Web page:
COVID-19 transmission in Ahwatukee continues to plummet and is now largely at levels indicating minimal or moderate spread, according to data released last Thursday by the Maricopa County Department of Public Health.
But when Pecos Park will be open for team sports is anybody’s guess as the city’s ban on those activities remains in effect and the agenda for City Council meeting scheduled for yesterday, March 2, had no action time for changing the prohibition.
The continuation of the ban – put in place by City Council last December – has infuriated the Arizona Soccer Association, which last week urged its supporters to write City Council members in protest.
“This action has significantly impacted the soccer community, our clubs, and the overall community and at this time enough is enough it’s time to open the field NOW!!!” it said on its website, calling on supporters “to call every councilmember EVERY DAY.”
“Currently the City of Phoenix is allowing the Suns to have fans in their arena,” it said. “They are allowing Spring Training to have fans. They have allowed significant events, with little oversight to continue to take place in West Phoenix, in Vice Mayor Guardado’s district. Remember it was Vice Mayor Guardado that made the motion to close all fields but has done nothing to address the hypocrisy in her own district.”
Supporters won’t get any grief from Ahwatukee Councilman Sal DiCiccio, who noted that he too has posted a “call to action” to reopen Pecos and the city’s other parks.
“There is currently no movement to open up the parks. At all,” he said. “There is no reason for professional teams to be treated differently than kids.”
He posted on social media an even more strident criticism: “Open up our fields to the kids to keep them healthy. Closing fields was one of the stupidest moves I’ve ever seen.”
The uptick in criticism of the city’s ban on team sports at Phoenix parks comes as the latest set of data shows that COVID-19 cases per 100,000 people dropped into the moderate range in 85048 and 85045. Only 85044 remained in the substantial spread level with 151 cases per 100,000.
All three ZIP codes are in the minimal spread level for percentage of new hospital visits with COVID-like symptoms.
Both 85044 and 85045 are in the moderate range for new positive test results while 85048 has fallen into the minimal spread range.
Ahwatukee’s metrics stand in contrast to the city at large, where cases per 100,000 and positive new test results remain in the substantial spread category, with 151 and 11 percent, respectively. Only the metric for hospital visits is now in the minimal spread category, the county data show.
But Ahwatukee’s metrics are similar to those in other East Valley communities, where schools have been open for five-day in-class learning since January.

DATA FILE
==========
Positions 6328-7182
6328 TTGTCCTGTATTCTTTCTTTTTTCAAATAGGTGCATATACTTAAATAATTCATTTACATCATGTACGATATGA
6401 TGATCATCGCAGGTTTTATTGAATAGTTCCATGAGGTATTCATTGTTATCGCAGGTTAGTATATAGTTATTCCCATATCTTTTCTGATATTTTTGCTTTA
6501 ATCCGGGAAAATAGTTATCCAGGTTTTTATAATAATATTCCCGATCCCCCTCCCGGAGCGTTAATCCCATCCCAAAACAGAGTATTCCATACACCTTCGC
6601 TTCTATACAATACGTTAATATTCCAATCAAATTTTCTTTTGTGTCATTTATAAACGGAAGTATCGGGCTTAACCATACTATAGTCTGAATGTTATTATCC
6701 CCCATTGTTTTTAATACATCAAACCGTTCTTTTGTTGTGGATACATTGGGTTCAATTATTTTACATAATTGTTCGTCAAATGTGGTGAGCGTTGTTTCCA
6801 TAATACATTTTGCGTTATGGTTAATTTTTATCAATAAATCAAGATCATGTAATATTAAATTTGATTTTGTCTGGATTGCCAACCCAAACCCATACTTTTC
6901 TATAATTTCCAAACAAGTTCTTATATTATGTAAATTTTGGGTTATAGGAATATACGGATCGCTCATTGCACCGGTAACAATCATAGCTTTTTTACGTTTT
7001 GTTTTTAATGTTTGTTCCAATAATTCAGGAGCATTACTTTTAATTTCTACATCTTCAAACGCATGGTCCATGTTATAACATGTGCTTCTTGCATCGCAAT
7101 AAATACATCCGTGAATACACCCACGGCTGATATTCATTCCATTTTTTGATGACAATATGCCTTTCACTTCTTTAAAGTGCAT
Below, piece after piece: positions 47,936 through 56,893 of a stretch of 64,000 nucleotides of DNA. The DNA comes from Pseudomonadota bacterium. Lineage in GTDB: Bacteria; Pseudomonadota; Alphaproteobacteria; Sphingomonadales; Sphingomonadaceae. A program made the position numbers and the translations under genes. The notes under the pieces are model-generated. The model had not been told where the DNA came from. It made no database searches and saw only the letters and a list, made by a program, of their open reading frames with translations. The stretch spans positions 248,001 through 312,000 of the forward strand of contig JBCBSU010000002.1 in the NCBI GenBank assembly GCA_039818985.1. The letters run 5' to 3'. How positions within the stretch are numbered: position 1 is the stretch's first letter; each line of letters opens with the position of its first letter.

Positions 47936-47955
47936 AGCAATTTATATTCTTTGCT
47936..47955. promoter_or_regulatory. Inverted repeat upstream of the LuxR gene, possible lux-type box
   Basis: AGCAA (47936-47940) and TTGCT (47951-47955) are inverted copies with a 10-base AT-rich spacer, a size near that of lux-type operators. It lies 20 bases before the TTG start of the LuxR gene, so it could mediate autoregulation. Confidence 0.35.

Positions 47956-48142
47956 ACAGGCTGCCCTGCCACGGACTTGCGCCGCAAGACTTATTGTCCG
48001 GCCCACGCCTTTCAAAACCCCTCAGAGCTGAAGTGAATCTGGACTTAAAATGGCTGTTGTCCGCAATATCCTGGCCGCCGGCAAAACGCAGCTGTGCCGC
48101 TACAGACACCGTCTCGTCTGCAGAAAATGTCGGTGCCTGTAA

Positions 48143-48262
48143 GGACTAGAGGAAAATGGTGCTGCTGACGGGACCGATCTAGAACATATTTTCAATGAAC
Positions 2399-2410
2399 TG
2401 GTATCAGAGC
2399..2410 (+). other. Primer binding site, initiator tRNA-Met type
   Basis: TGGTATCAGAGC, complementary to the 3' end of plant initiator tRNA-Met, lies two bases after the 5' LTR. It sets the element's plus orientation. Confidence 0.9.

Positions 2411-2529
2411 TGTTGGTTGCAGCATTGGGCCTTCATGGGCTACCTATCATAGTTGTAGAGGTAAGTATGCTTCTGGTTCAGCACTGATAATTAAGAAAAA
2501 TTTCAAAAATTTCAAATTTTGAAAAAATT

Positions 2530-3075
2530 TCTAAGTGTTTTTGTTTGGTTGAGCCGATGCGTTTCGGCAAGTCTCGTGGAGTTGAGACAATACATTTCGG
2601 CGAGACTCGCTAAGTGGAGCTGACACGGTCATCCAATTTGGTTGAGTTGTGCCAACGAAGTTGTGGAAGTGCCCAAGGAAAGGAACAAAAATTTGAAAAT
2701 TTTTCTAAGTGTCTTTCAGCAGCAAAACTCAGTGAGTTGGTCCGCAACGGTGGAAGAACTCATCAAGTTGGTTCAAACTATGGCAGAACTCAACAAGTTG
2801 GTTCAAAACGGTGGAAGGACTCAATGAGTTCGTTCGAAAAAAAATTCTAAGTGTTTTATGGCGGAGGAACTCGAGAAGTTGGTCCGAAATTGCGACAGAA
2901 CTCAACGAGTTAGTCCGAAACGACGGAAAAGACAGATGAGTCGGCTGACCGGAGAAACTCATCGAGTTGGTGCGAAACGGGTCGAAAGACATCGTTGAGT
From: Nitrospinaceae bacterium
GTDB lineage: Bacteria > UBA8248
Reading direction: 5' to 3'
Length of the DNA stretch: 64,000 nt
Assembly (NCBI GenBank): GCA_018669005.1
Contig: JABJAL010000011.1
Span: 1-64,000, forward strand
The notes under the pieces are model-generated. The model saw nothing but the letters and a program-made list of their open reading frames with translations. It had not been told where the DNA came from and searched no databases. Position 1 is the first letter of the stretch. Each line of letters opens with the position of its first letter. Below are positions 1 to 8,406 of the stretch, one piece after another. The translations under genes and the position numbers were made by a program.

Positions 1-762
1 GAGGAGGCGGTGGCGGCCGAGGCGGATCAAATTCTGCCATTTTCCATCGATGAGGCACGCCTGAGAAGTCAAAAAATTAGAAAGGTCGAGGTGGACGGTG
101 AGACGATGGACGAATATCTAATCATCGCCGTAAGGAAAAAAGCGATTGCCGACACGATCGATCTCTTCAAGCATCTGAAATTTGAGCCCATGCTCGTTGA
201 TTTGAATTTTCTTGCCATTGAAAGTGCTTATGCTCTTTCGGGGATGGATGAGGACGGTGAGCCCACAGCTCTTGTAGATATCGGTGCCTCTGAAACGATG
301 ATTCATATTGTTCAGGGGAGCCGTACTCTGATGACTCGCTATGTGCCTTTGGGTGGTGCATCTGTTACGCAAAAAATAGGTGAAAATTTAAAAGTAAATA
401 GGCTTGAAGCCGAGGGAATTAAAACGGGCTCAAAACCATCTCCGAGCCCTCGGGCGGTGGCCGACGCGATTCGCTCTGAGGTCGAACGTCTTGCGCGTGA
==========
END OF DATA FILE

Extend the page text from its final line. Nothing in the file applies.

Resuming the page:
Indeed, last week officials in the Higley Unified School District in Gilbert announced May dates for high school graduations in person. That district also is planning for proms and senior class awards assemblies.
The two school districts that serve Ahwatukee are set to reopen classrooms in less than two weeks.
Tempe Union is set to start four-day-a-week classroom learning March 15, with Wednesday an at-home learning day for all students so schools can be deep-cleaned.
Kyrene will reopen classrooms for five day-a-week learning March 16.
Kyrene spokeswoman Erin Helm said that district-wide, 56.5 percent of all students are signed up for in-person learning for the third quarter.
Helm said 7.8 percent are signed up for the year in its new Digital Academy and the remaining 35.7 are signed up for at-home learning for the third quarter. Parents are now being asked to choose between at-home and in-class learning for the fourth quarter.
Outside of team sports, Pecos Park has been open for most outdoor activities since fall.
The community center – a popular destination for indoor basketball, special physical education classes like Ahwatukee resident Carrie McNeish’s line dancing and exercise classes and senior citizen meetings – has been closed for almost a year. That includes the bathrooms.
Groups of 10 or less are permitted in Pecos and other city parks as long as individuals are spaced six feet apart, spectators are wearing masks or properly physically distanced. Groups are not allowed to stage full-contact games and activities.
Ironwood Library in Ahwatukee and the rest of the Phoenix library branches are closed, though curbside service is offered.
That also contrasts radically with
Ahwatukee’s neighbors. Libraries in Chandler Tempe and Mesa have been open for weeks, though limits exist on the number of patrons who can be inside at any one time.